To judge from the history of mankind, we shall be compelled to conclude that the fiery destructive passions of war reign in the human breast with much more powerful sway than the mild and beneficent sentiments of peace; and that to model our political systems upon speculations of lasting tranquility would be to calculate on the weaker springs of human character.
– Alexander Hamilton, Federalist No. 34, January 4, 1788.
Experience is the oracle of truth: and where its responses are unequivocal, they ought to be conclusive and sacred.
James Madison and Alexander Hamilton, Federalist 20, December 11, 1787.
In the commencement of a revolution…nothing was more natural than that the public mind should be influenced by an extreme spirit of jealousy…and to nourish this spirit, was the great object of all our public and private institutions. Zeal for liberty became predominant and excessive. In forming our confederation, this passion alone seemed to actuate us, and we appear to have had no other view than to secure ourselves from despotism. The object certainly was a valuable one. But Sir, there is another object, equally important, and which our enthusiasm rendered us little capable of regarding. I mean the principle of strength and stability in the organizing of our government, and of vigor in its operation.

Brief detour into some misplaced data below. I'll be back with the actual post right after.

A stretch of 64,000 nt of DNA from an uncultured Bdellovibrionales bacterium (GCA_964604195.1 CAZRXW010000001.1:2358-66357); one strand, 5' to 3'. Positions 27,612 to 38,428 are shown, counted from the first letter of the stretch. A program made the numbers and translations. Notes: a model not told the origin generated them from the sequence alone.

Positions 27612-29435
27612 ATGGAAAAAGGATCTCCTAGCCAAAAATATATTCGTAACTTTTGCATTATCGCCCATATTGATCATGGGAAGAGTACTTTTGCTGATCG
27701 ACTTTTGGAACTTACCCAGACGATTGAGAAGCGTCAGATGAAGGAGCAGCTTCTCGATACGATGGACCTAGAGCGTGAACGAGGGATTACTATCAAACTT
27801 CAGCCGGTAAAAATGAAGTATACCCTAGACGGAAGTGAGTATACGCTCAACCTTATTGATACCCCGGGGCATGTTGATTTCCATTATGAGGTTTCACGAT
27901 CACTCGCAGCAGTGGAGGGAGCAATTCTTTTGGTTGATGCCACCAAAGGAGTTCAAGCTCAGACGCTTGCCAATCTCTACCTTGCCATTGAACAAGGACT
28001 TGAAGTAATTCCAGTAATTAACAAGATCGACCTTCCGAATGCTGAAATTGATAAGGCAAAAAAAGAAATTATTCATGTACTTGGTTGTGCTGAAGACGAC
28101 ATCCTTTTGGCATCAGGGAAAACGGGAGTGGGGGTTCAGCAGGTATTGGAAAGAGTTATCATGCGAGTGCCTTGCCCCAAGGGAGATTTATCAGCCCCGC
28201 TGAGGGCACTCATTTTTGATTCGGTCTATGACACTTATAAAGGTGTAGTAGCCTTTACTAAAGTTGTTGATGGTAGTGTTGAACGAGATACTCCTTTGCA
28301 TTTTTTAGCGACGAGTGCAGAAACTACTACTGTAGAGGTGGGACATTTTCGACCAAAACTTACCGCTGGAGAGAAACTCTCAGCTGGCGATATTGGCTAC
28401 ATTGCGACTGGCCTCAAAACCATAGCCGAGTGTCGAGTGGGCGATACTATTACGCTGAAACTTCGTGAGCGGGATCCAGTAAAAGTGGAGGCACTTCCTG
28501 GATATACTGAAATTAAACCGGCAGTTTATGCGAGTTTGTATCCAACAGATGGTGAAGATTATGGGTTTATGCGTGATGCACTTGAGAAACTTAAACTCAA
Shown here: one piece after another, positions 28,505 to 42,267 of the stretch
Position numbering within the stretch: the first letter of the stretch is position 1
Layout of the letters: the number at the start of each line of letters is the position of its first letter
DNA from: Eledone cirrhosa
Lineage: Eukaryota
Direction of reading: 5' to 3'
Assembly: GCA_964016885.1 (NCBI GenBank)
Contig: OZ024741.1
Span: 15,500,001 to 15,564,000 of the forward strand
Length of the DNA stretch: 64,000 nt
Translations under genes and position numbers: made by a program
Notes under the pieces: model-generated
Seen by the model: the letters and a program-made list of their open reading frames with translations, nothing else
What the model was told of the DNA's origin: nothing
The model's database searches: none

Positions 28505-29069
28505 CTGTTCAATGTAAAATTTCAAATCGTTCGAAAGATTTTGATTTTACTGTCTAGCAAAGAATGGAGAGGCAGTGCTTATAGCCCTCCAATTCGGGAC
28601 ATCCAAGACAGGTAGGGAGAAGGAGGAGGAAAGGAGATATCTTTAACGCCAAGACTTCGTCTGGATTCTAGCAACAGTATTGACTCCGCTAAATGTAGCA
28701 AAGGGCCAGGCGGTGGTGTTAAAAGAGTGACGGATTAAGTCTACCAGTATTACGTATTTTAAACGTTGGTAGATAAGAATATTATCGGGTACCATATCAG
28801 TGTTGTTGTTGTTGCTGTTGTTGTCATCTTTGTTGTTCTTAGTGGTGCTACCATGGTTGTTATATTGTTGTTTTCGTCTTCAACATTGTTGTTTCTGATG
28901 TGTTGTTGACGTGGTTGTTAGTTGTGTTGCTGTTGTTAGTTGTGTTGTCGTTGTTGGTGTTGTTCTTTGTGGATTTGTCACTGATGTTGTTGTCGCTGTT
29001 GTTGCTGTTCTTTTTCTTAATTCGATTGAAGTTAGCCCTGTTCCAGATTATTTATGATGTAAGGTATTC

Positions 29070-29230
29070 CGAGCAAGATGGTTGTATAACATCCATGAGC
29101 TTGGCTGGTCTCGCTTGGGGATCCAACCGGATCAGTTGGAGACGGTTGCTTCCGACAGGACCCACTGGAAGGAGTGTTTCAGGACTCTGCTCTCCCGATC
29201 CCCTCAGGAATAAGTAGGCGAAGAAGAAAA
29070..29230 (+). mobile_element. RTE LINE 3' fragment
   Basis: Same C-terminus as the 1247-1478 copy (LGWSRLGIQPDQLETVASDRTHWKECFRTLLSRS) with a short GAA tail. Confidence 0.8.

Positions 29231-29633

New York Ratifying Convention, 1788